The Telework Improvements Act (H.R. 1722) got a second chance in the House on July 14th and won. The same bill was narrowly defeated in May. A similar bill (S.707) passed unanimously in the Senate on May 24th.
While it’s been a mandate since the year 2000 that every federal worker telecommute to the maximum extent possible, participation rates are only slightly higher than those of the private sector. According to a recent report, only about 100,000 of the government’s 2 million workers telework at least one day a month–a number that’s actually declined in recent years. While still higher than private sector participation, only about 5 percent of the total federal workforce telework and less than 9% of those who are eligible do so.
If signed into law by the President, the Telework Improvements Act would, among other things, direct the Office of Personnel Management to issue regulations on telework, require agencies to come up with policies that permit teleworking for up to 20 percent of the hours worked over two weeks, require agencies to designate a telework managing officer, provide training to employees, and ensure that there are no distinctions between teleworkers and others in performance appraisals. Independent of this bill, the Obama administration has set a goal of having 150,000 teleworkers by 2011, and 500,000 by 2014.
The Congressional Budget Office (CBO) estimates program costs at $30 million over a five year period. In fact, the staggering costs of lost productivity from federal workers during last Winter’s snowstorms–estimated by the government at $71 million a day–would pay for the five year cost of H.R. 1722 in one snow day.
The potential savings of the program were not presented by CBO. Using assumptions from a 2006 study commissioned by the U.S. General Services Administration (conducted by Booz Allen), we used our Telework Savings Calculator to quantify the potential governments savings if those eligible federal employees who wanted to work from home did so just one day every other week (half the level required in H.R. 1722):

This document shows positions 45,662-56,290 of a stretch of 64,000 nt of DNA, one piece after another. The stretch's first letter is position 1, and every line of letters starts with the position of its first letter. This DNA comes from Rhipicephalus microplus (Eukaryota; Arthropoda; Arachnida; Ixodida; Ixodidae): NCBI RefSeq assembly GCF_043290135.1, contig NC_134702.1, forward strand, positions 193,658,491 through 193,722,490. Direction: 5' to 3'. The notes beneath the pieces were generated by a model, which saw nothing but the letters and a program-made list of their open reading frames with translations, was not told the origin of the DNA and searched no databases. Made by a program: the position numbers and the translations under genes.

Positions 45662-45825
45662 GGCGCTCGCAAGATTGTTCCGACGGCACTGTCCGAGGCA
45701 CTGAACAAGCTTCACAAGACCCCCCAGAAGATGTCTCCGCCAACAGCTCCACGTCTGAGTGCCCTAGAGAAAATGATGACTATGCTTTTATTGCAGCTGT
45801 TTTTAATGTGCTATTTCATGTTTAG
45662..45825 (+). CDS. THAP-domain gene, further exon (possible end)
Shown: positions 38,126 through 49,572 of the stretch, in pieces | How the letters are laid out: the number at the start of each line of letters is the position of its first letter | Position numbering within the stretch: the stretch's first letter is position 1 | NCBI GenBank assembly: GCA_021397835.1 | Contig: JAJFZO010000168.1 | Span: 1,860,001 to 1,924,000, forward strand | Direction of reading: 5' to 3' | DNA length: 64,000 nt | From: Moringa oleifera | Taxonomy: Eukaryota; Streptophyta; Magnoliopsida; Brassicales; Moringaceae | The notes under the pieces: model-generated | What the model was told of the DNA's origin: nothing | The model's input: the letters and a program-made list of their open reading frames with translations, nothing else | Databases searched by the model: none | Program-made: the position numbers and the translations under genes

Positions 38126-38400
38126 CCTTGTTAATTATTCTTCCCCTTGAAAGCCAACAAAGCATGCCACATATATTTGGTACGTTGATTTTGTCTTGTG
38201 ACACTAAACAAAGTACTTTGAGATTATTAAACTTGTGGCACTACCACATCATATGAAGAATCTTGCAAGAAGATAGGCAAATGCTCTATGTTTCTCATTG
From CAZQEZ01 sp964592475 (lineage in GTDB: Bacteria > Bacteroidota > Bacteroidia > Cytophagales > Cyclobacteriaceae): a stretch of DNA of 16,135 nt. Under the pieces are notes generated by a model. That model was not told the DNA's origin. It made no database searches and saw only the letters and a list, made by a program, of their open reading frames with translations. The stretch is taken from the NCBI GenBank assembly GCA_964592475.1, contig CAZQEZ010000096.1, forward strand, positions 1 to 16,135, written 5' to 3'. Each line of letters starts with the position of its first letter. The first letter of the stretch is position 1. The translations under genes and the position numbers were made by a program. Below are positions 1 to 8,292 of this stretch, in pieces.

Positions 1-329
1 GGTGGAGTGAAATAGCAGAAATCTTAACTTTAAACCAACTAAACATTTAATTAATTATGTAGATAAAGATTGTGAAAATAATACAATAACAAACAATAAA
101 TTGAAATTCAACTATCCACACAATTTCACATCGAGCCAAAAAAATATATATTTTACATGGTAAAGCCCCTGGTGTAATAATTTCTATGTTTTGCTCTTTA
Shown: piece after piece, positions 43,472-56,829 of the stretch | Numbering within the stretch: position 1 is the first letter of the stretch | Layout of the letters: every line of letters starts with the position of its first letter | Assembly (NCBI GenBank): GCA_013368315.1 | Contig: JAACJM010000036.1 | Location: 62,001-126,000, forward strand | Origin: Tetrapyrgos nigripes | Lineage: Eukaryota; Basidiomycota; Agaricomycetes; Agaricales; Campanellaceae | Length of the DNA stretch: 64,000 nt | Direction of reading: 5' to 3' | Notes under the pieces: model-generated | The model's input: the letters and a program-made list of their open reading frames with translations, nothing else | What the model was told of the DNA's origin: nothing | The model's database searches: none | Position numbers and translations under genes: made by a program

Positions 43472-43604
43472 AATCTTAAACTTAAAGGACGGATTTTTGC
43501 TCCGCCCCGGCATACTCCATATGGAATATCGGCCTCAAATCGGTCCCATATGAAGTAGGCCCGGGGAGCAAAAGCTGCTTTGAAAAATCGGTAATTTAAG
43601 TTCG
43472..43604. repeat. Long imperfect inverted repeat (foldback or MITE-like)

- Increase productivity by over $2.3 billion each year – equivalent to 26,000 man years of work
- Save $850 million in annual real estate, electricity, and related costs
- Save $2.3 billion in annual absenteeism
- Save $3.1 billion in annual employee turnover
- Improve continuity of operations
- Improve work life balance and better address the needs of families, parents, and senior caregivers.
- Avoid the ‘brain drain’ effect of retiring boomers by allowing them to work flexibly
- Be able to recruit and retain the best people
- Offer fuller employment for disabled workers, rural residents, and military families
Federal Employees would:
- Achieve a better work-life balance
- Save $400-$1,400/year in transportation and work-related expenses
- Collectively save $57 million a year at the pumps
- Suffer fewer illnesses
The Nation would:
- Save almost 3 million barrels and $233 million in imported oil
- Reduce greenhouse gases by 532,000 tons/year–the equivlient of taking 97,000 cars off the road
- Reduce road travel by 1.2 billion miles/year saving $20 million in road maintenance
- Reduce road congestion thereby increasing productivity for non-teleworkers as well
- Save 1,000 people from traffic-related injury or death each year and save $117 million a year in related costs
- Improve emergency responsiveness
- Reduce pollution from road work and new office construction
- Preserve open spaces
- Alleviate the strain on our crumbling transportation infrastructure
- Reduce terrorism targets of opportunity
Talk of a national telework initiative has been rattling around Washington ever since the start of the current administration. While the Telework Improvements Act does nothing for the private sector–except perhaps reducing traffic in areas with significant government workers and possibly shortening the wait time at downtown D.C. Starbucks’–hopefully it will send a strong message of endorsement of the concept to the private sector.
What do you think?
Photo Credit: Vinoth Chandar